There’s a scene in The Goldfinch where Hobie, a dealer and restorer of antique furniture, teaches protagonist Theo how to distinguish between a true antique and a fake. Fake antiques, he says, are dead objects. Only the real ones have the ‘glow’ about them that comes with decades and centuries of being handled and used: “the marks of life.” It’s a sweet little scene – and also a succinct explanation of why John Crowley’s film (based on Donna Tartt’s Pulitzer-winning novel) doesn’t work.

Admittedly, there’s plenty to admire in the craftsmanship. Legendary cinematographer Roger Deakins bathes every scene in a painterly light, finding beauty in luxury New York penthouses and dilapidated Vegas suburbs alike, and his shots are complemented by a wonderful score from Trevor Gureckis. There are some admirable performances, too; Oakes Fegley is impressive as Theo, a young boy adrift after an unthinkable tragedy, while Jeffrey Wright and Nicole Kidman do fine work as the replacement parental figures in his life.

But the parts never gel into a cohesive whole. Peter Straughan’s screenplay jumbles the order of events, turning a modern Dickensian epic into a series of disjointed episodes. Theo’s mother, whom the painting of the title comes to represent in Theo’s mind, feels like an afterthought in the story. The third act – a sudden burst of gritty violence in the picaresque book – is robbed of all tension and momentum.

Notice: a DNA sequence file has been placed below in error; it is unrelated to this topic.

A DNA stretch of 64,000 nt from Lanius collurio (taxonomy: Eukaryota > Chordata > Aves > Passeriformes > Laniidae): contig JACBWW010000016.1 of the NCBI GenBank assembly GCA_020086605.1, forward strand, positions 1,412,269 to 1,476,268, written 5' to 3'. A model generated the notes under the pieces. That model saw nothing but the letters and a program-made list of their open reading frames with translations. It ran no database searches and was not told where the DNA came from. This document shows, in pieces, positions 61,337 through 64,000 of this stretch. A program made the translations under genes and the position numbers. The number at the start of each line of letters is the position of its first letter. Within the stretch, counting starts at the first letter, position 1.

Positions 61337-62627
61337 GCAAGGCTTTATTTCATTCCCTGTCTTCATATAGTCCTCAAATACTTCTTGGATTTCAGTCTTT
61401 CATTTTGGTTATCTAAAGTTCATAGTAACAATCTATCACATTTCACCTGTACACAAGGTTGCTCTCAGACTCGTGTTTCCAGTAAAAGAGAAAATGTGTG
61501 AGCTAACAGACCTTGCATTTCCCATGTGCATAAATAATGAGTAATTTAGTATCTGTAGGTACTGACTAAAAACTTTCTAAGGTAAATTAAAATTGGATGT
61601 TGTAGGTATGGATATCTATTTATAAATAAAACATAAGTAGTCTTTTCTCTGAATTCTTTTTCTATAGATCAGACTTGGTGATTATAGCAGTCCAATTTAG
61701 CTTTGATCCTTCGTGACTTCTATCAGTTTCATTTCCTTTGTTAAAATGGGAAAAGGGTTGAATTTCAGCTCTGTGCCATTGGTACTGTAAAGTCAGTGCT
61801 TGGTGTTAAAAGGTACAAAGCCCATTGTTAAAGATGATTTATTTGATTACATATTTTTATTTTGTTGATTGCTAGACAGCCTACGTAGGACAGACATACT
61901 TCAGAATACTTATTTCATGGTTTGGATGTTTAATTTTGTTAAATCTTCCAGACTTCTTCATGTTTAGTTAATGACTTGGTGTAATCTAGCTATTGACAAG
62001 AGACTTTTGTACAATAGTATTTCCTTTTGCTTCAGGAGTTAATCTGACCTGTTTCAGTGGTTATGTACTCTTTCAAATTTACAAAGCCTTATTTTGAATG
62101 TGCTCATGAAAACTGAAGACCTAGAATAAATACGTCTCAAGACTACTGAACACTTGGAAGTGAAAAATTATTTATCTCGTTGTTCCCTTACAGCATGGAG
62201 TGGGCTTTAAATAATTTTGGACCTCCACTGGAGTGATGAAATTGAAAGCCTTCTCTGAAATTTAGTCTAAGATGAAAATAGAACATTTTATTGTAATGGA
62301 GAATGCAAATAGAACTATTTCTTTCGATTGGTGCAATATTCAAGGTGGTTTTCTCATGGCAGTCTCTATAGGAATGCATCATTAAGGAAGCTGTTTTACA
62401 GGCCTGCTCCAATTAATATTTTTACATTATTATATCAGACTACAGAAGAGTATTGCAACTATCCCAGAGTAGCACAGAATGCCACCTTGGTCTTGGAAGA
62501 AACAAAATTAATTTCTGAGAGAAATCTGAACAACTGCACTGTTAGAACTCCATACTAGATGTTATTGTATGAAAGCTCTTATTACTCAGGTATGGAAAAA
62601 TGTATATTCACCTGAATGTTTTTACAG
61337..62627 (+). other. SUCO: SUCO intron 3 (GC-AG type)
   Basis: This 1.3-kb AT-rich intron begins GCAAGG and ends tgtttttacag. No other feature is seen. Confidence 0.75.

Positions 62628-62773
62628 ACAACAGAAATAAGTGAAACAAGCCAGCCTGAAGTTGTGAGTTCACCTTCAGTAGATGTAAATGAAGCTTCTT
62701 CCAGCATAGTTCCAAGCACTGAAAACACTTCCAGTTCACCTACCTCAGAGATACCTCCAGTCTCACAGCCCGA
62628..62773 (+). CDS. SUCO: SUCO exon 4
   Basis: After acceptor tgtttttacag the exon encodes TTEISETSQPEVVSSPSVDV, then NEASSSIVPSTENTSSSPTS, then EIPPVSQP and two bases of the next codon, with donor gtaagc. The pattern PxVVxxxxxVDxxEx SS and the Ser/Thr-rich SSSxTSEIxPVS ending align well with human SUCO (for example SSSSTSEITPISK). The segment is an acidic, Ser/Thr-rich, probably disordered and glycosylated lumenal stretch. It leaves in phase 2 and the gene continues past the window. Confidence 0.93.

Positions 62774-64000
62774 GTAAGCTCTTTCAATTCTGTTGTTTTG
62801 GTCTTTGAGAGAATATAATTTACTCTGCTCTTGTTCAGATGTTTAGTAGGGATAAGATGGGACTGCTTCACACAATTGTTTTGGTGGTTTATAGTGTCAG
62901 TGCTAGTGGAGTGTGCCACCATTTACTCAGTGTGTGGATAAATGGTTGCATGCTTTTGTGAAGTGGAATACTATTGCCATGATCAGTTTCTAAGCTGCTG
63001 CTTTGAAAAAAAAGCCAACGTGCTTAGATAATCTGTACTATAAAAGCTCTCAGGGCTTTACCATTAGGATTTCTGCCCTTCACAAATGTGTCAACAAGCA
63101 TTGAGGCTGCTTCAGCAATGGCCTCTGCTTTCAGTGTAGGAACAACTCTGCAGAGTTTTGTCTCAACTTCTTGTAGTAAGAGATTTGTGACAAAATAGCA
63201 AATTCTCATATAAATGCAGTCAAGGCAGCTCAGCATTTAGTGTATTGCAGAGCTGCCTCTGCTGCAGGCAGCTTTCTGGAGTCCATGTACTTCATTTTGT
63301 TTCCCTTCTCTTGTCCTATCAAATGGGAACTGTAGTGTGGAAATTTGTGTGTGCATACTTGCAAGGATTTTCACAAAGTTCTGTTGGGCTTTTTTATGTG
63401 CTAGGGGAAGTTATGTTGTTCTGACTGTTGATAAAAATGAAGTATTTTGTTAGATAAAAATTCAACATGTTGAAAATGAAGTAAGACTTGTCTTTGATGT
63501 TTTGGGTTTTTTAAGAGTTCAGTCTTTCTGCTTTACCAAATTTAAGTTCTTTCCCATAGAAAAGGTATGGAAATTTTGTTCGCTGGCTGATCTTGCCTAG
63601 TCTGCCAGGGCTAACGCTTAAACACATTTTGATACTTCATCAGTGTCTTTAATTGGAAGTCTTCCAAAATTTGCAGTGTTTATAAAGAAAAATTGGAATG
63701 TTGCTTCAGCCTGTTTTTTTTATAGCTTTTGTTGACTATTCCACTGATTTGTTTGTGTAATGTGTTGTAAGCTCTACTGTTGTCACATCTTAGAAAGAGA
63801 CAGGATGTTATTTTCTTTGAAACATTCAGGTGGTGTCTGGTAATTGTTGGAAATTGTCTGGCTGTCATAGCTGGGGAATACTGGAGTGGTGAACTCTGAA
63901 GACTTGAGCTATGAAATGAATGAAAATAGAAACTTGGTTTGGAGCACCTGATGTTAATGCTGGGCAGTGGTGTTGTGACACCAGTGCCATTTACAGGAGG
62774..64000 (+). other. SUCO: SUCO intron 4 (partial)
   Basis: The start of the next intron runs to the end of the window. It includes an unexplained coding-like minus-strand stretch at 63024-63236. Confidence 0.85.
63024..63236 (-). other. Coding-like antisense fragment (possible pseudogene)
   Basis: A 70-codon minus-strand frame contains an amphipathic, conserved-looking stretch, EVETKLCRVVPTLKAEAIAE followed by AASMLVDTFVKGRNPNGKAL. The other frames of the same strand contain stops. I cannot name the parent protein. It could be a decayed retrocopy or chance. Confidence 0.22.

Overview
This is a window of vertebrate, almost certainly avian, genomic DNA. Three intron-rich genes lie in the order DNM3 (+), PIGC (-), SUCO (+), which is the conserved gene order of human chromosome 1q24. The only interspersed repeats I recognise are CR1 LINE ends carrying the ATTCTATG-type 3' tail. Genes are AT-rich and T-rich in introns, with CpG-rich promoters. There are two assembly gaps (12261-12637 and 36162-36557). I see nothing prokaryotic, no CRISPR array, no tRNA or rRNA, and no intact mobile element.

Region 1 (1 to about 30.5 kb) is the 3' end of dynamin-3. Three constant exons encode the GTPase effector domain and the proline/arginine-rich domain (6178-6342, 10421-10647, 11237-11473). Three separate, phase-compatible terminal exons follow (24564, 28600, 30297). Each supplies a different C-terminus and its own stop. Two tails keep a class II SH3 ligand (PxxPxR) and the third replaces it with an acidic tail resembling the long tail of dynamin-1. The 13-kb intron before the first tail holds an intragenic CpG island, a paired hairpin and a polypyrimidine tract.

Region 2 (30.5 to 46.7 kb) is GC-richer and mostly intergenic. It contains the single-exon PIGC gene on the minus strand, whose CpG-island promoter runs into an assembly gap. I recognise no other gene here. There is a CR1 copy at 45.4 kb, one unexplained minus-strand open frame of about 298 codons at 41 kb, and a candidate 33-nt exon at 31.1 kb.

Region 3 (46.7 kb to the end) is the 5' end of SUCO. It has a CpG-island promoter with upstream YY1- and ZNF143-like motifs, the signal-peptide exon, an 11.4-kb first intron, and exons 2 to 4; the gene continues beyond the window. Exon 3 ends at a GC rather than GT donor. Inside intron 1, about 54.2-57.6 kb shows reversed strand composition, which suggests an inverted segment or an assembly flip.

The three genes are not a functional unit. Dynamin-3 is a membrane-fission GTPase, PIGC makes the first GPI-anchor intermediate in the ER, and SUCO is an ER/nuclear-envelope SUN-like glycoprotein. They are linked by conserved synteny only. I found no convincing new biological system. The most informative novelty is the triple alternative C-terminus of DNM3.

The Goldfinch is a story about our relationship with objects and art; how they can give our lives meaning, and how they can consume us. In adapting it for the screen, Crowley seems to have viewed the novel through the same adoring eyes with which Theo gazes upon the painting. But in the process, he has robbed the story of all its marks of life.



CAST: Oakes Fegley, Ansel Elgort, Finn Wolfhard, Aneurin Barnard, Jeffrey Wright, Nicole Kidman, Sarah Paulson

DIRECTOR: John Crowley

WRITERS: Peter Straughan (screenplay), Donna Tartt (novel)

SYNOPSIS: A boy in New York is taken in by a wealthy Upper East Side family after his mother is killed in a bombing at the Metropolitan Museum of Art.